15. I tried using a post hole digger and filling it with poo. Really should have put other stuff in there, though. My ground was quite hard, so all that happened was when it rained, it filled up with poo water and never really went down. Smelled a bit in summer. Moved house and wonder what the new occupiers think of that strange PVC pipe in the ground with brown liquid?
  16. I know what you mean! I'm considering getting a 'caution' collar/harness to put on my dog, just to scare people off so that they don't allow their dogs to harass her. She's the sweetest thing and will roll over as soon as another dog comes near, but they will still jump on her and mouth her quite roughly. I very clearly and loudly tell her to 'Leave it!' when another dog comes close, and this usually works too as the owners tend to abruptly veer away instead of walking right towards us.
  17. Haha once when I was giving my dog's details to the vet's receptionist, I said her colour was fawn - kind of like an ash blonde. The vet later looked at her records and was a bit nonplussed that it was entered as 'ash blonde'.
  18. I guess the resounding answer is no, it's not over the top at all. In addition - regarding the photos of the yard, sometimes there might be issues that you don't spot so you tell the breeder that your fences are fine. It takes an experienced eye to see possible escape routes that you may have overlooked. Nothing personal. I know I've done house-checks and have identified weak spots that a dog could've taken advantage of. And about what drives you, I agree that the breeder may be wanting to know what your plan was for the next decade or two. If you were highly focused on your career or starting a family, then they may be more cautious. All perfectly normal.
  19. First was a fluffy Maltese x Shih Tzu pup, but he was only with me for a few months before he was stolen from my yard. A month or three later, I got a greyhound and also took in a staffy whose owner was incarcerated, but ended up rehoming her as I was going to school full-time and she wasn't coping. My beautiful grey stayed with me through five or six address changes, a child and multiple cat/dog fosters and I lost her at the age of 11 to osteosarcoma. I would only recommend a grey to a first time owner if they were aware of the breed's quirks. She was very easy for me to live with, but I do think people with different expectations of what dogs are like would struggle.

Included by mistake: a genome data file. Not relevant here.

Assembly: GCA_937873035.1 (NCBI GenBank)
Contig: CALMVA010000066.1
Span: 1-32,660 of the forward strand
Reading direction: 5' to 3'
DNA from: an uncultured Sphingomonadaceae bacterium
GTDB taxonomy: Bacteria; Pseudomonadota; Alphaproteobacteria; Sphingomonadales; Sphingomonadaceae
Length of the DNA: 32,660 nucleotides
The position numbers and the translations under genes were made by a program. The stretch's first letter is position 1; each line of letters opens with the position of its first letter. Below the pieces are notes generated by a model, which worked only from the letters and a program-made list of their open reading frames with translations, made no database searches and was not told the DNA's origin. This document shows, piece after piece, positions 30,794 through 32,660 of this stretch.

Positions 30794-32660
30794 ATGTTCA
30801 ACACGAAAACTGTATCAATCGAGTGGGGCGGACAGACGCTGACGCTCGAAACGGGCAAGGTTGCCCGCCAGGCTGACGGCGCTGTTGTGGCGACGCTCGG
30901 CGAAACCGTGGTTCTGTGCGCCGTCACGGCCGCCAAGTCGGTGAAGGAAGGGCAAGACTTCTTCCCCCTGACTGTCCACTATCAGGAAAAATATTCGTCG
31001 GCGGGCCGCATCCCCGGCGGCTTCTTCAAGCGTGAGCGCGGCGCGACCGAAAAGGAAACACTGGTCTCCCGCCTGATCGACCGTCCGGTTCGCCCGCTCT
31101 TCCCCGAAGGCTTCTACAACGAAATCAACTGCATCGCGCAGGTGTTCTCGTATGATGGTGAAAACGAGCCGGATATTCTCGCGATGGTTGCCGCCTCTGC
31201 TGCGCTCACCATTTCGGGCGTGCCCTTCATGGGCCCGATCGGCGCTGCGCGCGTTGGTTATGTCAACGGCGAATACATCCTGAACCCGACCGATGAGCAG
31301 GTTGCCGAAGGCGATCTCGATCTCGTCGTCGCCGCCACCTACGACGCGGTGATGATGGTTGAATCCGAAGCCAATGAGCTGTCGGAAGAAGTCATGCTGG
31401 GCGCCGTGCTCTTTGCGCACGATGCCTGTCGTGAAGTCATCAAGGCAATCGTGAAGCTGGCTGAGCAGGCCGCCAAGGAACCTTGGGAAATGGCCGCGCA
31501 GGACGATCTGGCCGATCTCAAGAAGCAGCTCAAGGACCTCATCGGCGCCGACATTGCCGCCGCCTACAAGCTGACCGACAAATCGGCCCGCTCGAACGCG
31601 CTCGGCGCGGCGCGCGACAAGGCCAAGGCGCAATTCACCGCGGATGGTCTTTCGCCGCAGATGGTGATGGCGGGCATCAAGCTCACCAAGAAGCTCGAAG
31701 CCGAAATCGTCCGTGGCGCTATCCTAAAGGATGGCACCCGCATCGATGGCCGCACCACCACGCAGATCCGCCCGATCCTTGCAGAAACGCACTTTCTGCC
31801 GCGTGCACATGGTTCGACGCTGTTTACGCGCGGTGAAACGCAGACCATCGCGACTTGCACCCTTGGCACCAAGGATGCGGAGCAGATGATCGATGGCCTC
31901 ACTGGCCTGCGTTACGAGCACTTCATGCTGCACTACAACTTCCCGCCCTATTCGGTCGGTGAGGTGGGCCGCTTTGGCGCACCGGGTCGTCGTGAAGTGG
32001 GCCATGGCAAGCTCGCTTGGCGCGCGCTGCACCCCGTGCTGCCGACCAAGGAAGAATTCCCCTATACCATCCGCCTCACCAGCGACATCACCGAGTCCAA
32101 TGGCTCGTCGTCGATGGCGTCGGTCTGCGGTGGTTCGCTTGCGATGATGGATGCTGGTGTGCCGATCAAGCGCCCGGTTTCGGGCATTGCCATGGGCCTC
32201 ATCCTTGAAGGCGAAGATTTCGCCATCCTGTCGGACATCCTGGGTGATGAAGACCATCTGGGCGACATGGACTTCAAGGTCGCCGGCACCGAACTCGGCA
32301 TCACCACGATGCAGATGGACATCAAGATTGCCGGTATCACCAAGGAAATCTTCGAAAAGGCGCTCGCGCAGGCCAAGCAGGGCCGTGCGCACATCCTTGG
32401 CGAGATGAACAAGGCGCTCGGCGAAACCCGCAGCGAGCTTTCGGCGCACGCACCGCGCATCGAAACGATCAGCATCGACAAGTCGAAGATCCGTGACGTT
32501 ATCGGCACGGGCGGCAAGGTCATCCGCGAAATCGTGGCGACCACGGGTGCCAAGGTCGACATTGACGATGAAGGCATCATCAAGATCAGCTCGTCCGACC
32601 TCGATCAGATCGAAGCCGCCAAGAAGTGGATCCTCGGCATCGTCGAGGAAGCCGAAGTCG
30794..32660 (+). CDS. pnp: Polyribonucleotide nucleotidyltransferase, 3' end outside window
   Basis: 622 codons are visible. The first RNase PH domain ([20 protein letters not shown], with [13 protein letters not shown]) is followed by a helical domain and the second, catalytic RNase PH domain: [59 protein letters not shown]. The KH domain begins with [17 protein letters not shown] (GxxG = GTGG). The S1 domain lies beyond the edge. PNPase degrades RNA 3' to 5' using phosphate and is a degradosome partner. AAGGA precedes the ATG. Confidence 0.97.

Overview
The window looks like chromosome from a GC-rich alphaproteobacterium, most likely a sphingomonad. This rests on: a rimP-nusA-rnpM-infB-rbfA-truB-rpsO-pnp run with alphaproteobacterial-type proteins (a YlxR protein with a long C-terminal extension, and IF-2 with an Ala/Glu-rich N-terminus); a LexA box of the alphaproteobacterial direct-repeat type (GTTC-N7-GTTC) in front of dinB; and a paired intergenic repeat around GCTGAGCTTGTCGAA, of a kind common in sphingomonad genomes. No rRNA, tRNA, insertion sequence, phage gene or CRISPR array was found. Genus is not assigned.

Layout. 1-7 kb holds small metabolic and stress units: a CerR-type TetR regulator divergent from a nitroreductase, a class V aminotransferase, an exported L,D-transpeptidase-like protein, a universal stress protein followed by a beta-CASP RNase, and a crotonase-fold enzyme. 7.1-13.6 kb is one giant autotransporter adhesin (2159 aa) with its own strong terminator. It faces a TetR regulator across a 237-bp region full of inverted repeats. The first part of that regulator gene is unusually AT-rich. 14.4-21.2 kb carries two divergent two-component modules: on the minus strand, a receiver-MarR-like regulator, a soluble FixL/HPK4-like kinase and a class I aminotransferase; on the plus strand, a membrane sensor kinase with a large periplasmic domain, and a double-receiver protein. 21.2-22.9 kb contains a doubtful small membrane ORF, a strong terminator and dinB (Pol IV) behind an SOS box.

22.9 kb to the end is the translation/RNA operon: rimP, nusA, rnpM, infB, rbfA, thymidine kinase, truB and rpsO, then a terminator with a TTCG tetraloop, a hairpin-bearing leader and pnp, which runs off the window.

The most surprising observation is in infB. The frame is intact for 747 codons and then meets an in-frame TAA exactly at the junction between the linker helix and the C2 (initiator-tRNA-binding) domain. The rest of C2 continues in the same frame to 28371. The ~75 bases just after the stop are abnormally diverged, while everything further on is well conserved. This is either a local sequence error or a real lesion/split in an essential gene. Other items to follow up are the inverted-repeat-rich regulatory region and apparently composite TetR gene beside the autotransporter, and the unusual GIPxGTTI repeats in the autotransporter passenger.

20. I used to take my grey on the train at least once a week. She loved it. Usually only went one stop and then walked back home. Never knew she had to be muzzled, and she had a green collar so was never muzzled. I know dogs have to be crated on trams. Brighton dog beach and cafes after is nice in summer. There are lots of off-lead parks that you can google to see which is closest to you (or close to good cafes, which is also important :p)
  21. My answers don't really fit in the poll. If my dog feels threatened by another dog, she'll give a little cry, and snap at the air if very desperate. She is very submissive though, so I will almost always step in and get the other dog away from her. The only times she really growls is when she hears suspicious noises at night, and I pay attention to that now since twice now it's meant that someone was breaking into my car. Or if she thinks that someone is skulking, and she can't see them properly. I'm fine with that too, since I think it's entirely reasonable.
  22. Indecisive here. My dog doesn't really like it and will eat the bare minimum. She eats a tiny amount, but maintains her weight and her coat is shiny, eyes are clear, breath isn't smelly. VAN though smells kind of weird. It also seems to plug her poop up - the first poop is very hard, and the rest that follow are kind of soft, but non-offensive to me and easy to manage. Have fed it to most of my foster dogs and they do well on it, but they don't love it.
  23. Almost all of my pets have been female. My foster fails, and the ones that have come veeeeeeerrrry close, have all been male. The males have had the personalities to make me fall in love with them, whereas I got my female pets through chance and didn't get to know them beforehand. Although the females have always been affectionate, the males just have this laid-back tolerance to them I find.
  24. Just wanted to add that I'm loving these photos of Didi! She looks so happy and has a great life. You're a fantastic owner.
  25. I would not initially want to return the dog, but if the RSPCA told me what was in the article - that the woman had owned it for 7 years with no trouble, and it had escaped while being minded by a pet-sitter, I would return the dog (and ask her to refund me my adoption money! I'm poor!) Probably helps that I don't bond very quickly - usually takes at least a few weeks, but usually months, before I really feel connected with an animal or person.